Security trends for 2022
As 2021 draws to a close, now is the time to review, assess and prepare for 2022. Three key security trends will continue to impact the traditional protective security service model profile.
IT is a force multiplayer
Security trends in 2022
1. Cloud service model
The cloud is the future. In 2021 the IT industry spent $74.3 billion U.S. dollars on cloud infrastructure in 2021, generating revenues of $300 billion. The importance of this infrastructure is reflected in the expected industry CAGR to be 26.2%, for the 2021 to 2028 period.
The pandemic is largely responsible for the surging demand for cloud. As Work From Home (WFH) online usage and remote work spiked, there’s been a global shift to accelerate digital transformation.
To thrive in the long run, physical security professionals will need to follow the lead of other industries, their IT departments and determine how to best leverage cloud technology in the years ahead. In 2021, more chief technology officers will let go of the division between cloud and on-premises physical security systems, and embrace a hybrid deployment model.
This trend will allow security teams to migrate to newer mobile focused technologies, minimise their hardware foot point and reduce overhead costs. Cost is an important consideration, with a softer global growth forecast of 4.9% in 2022.
2. Cyber and systems knowledge
As per the aforementioned trend to cloud computing, organisations are investing in security systems that are force multipliers. The result is a pressing need for security managers to have an understanding from the outset when purchasing or upgrading systems, how they will integrate into the organisational landscape and the cyber security protocols. This understanding is critical as a first line of defence against cyber threat actors. If your security team doesn’t have a Certified Information Systems Security Professional (CISSP) or access to one, you will need one. It will make navigating cyber, privacy, data and compliance easier.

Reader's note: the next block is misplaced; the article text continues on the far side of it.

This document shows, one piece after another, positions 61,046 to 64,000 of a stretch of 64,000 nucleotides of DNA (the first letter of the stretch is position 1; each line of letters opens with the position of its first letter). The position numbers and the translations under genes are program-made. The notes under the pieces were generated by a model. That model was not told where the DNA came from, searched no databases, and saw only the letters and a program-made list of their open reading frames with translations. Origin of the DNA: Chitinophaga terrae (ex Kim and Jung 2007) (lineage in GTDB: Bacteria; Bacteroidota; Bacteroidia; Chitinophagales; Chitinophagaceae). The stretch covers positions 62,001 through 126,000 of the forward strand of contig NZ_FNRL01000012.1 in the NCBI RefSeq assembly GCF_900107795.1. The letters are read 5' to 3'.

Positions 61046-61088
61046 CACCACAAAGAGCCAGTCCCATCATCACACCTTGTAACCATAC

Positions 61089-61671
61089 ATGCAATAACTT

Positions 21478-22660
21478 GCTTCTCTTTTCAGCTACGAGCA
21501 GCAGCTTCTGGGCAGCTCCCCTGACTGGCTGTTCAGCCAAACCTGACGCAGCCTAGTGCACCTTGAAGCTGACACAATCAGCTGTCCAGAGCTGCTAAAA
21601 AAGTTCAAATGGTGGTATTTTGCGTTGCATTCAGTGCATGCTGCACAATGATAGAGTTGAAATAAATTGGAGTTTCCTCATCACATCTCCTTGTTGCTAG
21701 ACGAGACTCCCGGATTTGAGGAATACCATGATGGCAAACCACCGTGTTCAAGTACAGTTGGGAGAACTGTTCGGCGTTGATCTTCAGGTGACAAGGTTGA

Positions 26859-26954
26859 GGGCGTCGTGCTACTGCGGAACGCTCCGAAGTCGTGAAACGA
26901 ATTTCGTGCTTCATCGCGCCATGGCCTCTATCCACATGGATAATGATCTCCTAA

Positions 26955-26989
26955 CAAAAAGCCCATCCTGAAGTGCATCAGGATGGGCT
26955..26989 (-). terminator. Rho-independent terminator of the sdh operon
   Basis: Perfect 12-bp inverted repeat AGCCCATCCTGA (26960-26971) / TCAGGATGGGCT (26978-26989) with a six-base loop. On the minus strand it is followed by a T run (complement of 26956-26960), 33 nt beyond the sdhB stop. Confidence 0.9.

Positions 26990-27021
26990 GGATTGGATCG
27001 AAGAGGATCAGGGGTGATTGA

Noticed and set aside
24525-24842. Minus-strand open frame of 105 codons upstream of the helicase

3. CCTV and insight generation
CCTV is no longer about what happened. It needs to answer the ‘what is happening now’ and ‘what may occur in the future.’ Traditionally CCTV was for security staff and investigators to identify what occurred and why. The requirement now is that CCTV must provide greater insights into what is happening now, for a cross section of staff within an organisation. Requirements include staff occupancy management for HR and safety teams, customer pathway tracking for Operations and security teams to monitor and manage their scope.
Modern CCTV systems, with AL and ML capabilities provide insight into workflow patterns, which mean security staff can be deployed at time and at locations, when actually required, rather than against fixed rosters.
A use case study in the case of COVID-19 management, is how CCTV will need to support occupancy management and the ability to count the number of people within a location. This will be a key focus for management as business shifts gear, to a somewhat new normal. This will gain traction in early 2022, as start return to the office in a situation dependent, hybrid format. This CCTV data will need to generate actionable intelligence on:
- occupancy load and usage by location
- how specific spaces are being used over time
- opportunities for overhead cost reductions
The cost of these upgraded systems is sizeable, which means they must be able to service multiple requirements. If your system can’t answer these, it’s time to upgrade.
The security profile is changing. It still requires people with the right attitude and aptitude to make it work. However, the systems must keep pace with changing workforce requirements, and a need to support organisational objectives. Without this awareness, back of house teams may be candidates in 2022 for cost saving focused restructures.
Global events are accelerating changes to the protective security profile. The takeaway as we approach 2022 is how prepared and postured is your protective security to embrace these IT related trends?